Movie Review: “The Hummingbird Project”


Jesse Eisenberg and Alexander Skarsgård in "The Hummingbird Project"

It would not be off base to assume that Kim Nguyen’s new thriller, “The Hummingbird Project,” is based on a true story. Following in the footsteps of other modern financial industry dramas like “Margin Call” and “The Big Short,” the film seems like just the sort of movie that would be based on the memoirs of one of its central characters, following them as they attempt to leverage technology to use high-frequency trading and short the stock market. But like “Margin Call,” “The Hummingbird Project” is entirely fabricated.

The fictional protagonists at the center of the film are cousins Vincent and Anton Zaleski, played by Jesse Eisenberg and Alexander Skarsgård, respectively. They work for the same Wall Street brokerage firm – Vincent as a broker and Anton as an engineer – always striving to refine Anton’s code, which will allow their trades to hit the market a few milliseconds before the competition. That edge could potentially be worth millions, and Vincent isn’t too keen on that windfall going to their boss, the hard-nosed Eva (Salma Hayek). So Vincent and Anton abruptly resign, hatching a plan to lay over 1,000 miles of fiber optic cable in a straight line from Kansas to New York City with the belief that once they prove they can get to trades a millisecond faster, everyone will want a piece of the line and they’ll be able to retire to the countryside as millionaires. Their partner in this venture is Mark (Michael Mando), who coordinates the day-to-day work of the dozens of crews digging their way across the United States toward prosperity. But Eva isn’t about to let them make a fortune without her and is more than willing to pull any strings at her disposal to stop them in their tracks.

What’s most noticeable about “The Hummingbird Project” is the lengths Skarsgård will go to render himself thoroughly unrecognizable. He sports an aggressive bald horseshoe hairstyle, thick glasses, a pronounced hunch in his posture and a stilted monotone voice. There’s a pretty clear indication both in the script and Skarsgård’s performance that Anton is perhaps more than a little bit on the spectrum, clearly uncomfortable in social situations and most at home when he’s in a dark room with his computer writing code. It’s certainly a committed performance, with plenty of tics and mannerisms to make the point. It may not be the most subtle take on a character like this, but it fulfills what Nguyen is looking for. And hey, it’s not like “The Hummingbird Project” is a particularly subtle movie, so the shoe fits. Eisenberg, on the other hand, is purely in his lane here – wiry and cagey and speaking a mile a minute like he does so well. He’s Anton’s mouthpiece throughout the film, but it’s clear that he’s just as interested in manipulating his cousin for his own gains as Eva is.

And that’s the key to understanding “The Hummingbird Project.” There aren’t any good guys here, and because of that, it can be tough to find a point of view or rooting interest in what’s going on. Vincent isn’t the most inspiring protagonist, and the battle he wages with Eva over who can make the most money the quickest points to the general amorality and craven nature of the financial industry. There are attempts to humanize these people, be it through a terminal illness, Vincent’s interaction with an Amish landowner (Johan Heldenbergh) standing in the fiber line’s way, or Anton talking to the server at a hotel restaurant about the underlying importance of the everyday workers who are so often left behind. But those moments are only varyingly successful in making us care about whether they meet their goal.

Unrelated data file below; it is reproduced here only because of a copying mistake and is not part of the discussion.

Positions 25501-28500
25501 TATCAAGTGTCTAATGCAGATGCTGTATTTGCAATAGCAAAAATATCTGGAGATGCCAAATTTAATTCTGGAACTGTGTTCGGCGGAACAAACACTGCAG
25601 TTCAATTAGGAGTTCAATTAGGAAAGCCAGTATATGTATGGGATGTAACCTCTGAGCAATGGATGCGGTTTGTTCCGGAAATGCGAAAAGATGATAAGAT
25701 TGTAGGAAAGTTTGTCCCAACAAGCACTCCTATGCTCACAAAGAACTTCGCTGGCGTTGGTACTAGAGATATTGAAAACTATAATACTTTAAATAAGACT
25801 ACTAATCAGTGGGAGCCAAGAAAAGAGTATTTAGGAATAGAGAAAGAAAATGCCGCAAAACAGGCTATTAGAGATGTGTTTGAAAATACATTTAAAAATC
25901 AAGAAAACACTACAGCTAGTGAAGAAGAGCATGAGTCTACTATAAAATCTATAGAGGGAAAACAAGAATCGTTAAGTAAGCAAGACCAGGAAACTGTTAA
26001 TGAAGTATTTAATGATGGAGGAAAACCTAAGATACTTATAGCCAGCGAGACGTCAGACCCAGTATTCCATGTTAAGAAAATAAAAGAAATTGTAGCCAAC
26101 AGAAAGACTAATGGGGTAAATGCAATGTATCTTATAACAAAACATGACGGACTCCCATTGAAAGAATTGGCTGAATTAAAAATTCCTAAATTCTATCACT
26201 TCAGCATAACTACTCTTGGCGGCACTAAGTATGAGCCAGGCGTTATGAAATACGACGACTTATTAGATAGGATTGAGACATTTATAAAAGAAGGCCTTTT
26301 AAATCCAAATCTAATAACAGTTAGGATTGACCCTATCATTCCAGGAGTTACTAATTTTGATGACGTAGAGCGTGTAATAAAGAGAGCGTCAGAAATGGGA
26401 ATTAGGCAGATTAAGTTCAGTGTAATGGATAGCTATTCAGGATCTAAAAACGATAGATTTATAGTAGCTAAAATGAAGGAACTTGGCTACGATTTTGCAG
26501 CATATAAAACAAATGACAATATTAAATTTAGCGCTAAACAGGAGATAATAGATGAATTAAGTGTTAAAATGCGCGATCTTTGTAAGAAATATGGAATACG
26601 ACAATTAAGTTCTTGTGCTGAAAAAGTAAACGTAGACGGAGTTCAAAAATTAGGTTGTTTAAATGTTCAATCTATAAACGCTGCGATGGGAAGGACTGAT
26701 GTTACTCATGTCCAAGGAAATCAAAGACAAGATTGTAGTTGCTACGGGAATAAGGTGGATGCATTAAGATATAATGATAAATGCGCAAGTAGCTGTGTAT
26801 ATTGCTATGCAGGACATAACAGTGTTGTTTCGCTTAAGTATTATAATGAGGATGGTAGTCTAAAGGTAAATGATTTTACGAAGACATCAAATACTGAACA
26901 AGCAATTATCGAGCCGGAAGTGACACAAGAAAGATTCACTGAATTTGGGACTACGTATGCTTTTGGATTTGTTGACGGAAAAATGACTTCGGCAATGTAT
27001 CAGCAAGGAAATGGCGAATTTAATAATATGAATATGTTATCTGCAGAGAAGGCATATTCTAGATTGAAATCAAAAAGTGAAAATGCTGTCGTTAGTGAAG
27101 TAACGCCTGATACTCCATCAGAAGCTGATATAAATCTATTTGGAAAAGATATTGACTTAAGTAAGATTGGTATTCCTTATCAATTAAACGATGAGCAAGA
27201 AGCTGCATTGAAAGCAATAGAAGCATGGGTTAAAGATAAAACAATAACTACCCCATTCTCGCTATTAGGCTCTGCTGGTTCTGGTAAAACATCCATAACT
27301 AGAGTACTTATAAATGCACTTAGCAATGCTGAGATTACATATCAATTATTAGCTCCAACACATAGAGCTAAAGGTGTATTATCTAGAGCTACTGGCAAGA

Thus, it falls to Nguyen to make us care by focusing on the suspense of their race to complete the fiber line, and he’s moderately successful at best. The film’s story beats are easy enough to see coming, as this is not a script interested in reinventing the wheel. Whether it’s work crews abandoning the project for a conveniently more lucrative opportunity, natural disasters getting in the way or equipment failing at the worst possible time, everything that can go wrong will as long as it contributes to the ratcheting tension. To his credit, Nguyen takes full advantage of the abundance of nature contingent with drilling through much of the Eastern United States, with cinematographer Nicolas Bolduc (who also shot Nguyen’s breakout feature, “War Witch,” as well as Denis Villeneuve’s amber-soaked “Enemy”) providing plenty of sumptuous scenery for the eye to enjoy.

Indeed, while there’s nothing particularly wrong with “The Hummingbird Project” or the story it wants to tell, there’s also nothing particularly right with it. Eisenberg and Skarsgård both give perfectly fine performances, the script is adequate and the plot is at least interesting enough to keep the train rolling toward its conclusion. The ending itself is perhaps the only real spark – a sort of non-catharsis that deprives the characters and the audience of what they want but makes a bigger point about the, well, pointlessness of it all. However, it’s not played for the nihilism inherent in a statement like that, because nihilism can often be rather freeing under the right circumstances. It’s tough to say if the finale truly makes “The Hummingbird Project” worthy of its audience’s time, but at least it’s something to hook into for a film that doesn’t have as many hooks as it should.


Starring: Jesse Eisenberg, Alexander Skarsgård, Salma Hayek, Michael Mando
Director: Kim Ngyuen

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